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The 1920s and 1930s marked some of the most important developments in the history of the American mass media: the film industry''s conversion to synchronous sound, the rise of radio networks and advertising-supported broadcasting, the establishment of a federal regulatory framework, and the birth of a new acoustic commodity in which consumers accessed stories, songs, and other products through multiple media formats.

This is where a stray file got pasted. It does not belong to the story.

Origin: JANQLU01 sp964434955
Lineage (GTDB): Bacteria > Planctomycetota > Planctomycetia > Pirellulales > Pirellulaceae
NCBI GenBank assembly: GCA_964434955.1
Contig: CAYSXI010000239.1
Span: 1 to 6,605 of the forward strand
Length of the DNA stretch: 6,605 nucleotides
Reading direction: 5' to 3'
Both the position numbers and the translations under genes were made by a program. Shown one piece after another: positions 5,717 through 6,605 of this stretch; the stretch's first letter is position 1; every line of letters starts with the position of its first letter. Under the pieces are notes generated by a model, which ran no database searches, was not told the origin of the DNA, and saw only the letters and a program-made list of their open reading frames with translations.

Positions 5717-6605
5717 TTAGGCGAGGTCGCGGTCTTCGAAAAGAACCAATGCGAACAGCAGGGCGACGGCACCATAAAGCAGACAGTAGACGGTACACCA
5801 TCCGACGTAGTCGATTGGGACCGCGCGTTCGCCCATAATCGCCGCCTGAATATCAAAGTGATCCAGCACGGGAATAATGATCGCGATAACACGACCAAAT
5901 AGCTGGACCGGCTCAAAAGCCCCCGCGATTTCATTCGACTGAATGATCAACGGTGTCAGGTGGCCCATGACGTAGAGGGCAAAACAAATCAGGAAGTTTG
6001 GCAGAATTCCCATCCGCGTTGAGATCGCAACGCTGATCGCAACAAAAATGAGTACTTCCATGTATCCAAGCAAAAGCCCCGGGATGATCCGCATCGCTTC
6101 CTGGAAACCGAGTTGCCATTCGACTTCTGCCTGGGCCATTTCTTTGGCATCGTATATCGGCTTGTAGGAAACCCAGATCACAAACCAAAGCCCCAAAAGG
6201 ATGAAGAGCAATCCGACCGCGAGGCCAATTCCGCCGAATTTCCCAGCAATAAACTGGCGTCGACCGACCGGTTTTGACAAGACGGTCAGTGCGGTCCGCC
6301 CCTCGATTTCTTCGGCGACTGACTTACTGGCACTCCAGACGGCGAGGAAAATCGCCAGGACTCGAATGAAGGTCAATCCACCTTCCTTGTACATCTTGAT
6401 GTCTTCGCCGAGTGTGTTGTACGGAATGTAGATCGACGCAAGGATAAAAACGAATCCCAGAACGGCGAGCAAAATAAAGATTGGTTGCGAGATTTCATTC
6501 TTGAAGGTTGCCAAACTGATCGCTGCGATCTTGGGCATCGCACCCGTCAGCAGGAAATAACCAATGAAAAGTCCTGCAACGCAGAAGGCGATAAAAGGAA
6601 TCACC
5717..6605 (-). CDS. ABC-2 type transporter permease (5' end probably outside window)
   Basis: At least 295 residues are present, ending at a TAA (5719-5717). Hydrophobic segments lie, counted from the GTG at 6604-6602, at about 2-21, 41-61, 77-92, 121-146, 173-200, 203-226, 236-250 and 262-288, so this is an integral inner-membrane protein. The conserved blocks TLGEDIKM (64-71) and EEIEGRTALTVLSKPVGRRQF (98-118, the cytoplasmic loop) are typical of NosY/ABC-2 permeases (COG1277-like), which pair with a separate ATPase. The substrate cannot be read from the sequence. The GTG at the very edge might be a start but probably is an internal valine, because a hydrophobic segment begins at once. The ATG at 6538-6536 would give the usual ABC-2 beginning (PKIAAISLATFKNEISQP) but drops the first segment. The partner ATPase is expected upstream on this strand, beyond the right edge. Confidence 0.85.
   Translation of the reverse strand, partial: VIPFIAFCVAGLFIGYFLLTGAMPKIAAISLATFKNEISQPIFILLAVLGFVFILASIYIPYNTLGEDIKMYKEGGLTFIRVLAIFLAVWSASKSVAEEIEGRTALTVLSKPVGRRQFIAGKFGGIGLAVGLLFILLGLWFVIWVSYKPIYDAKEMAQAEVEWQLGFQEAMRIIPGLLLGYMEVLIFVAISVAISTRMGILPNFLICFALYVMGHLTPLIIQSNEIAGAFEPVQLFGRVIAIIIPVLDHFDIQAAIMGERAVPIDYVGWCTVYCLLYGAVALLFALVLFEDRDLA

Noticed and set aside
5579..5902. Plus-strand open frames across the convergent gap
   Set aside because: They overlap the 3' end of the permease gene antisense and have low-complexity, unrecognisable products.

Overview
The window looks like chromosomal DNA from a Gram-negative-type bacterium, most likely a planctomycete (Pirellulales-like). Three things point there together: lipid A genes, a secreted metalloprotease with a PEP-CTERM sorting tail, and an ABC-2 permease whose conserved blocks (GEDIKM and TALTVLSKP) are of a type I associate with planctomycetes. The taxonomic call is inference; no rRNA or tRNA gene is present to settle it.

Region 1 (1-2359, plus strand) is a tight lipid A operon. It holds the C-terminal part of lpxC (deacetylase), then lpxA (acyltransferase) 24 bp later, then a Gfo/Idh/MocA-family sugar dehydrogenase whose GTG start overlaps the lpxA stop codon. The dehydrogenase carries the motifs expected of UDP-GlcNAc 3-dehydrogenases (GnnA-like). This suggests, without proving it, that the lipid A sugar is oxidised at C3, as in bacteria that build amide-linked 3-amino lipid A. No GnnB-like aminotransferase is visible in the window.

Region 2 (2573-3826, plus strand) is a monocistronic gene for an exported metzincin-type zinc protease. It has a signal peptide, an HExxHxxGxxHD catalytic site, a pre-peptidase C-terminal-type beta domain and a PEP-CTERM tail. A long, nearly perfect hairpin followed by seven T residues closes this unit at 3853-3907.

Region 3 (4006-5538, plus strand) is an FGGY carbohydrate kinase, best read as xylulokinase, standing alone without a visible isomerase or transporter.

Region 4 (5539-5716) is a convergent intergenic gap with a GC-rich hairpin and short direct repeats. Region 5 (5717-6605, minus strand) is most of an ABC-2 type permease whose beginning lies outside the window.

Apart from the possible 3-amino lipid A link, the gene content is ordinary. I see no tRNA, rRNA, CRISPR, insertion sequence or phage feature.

The innovations of this period not only restructured and consolidated corporate mass media interests while shifting the conventions of media consumption. They renegotiated the social functions assigned to mass media forms. In this impeccably researched history, Steve J. Wurtzler grasps the full story of sounds media, proving that the ultimate form technology takes is never predetermined but shaped by conflicting visions of technological possibility in economic, cultural, and political realms.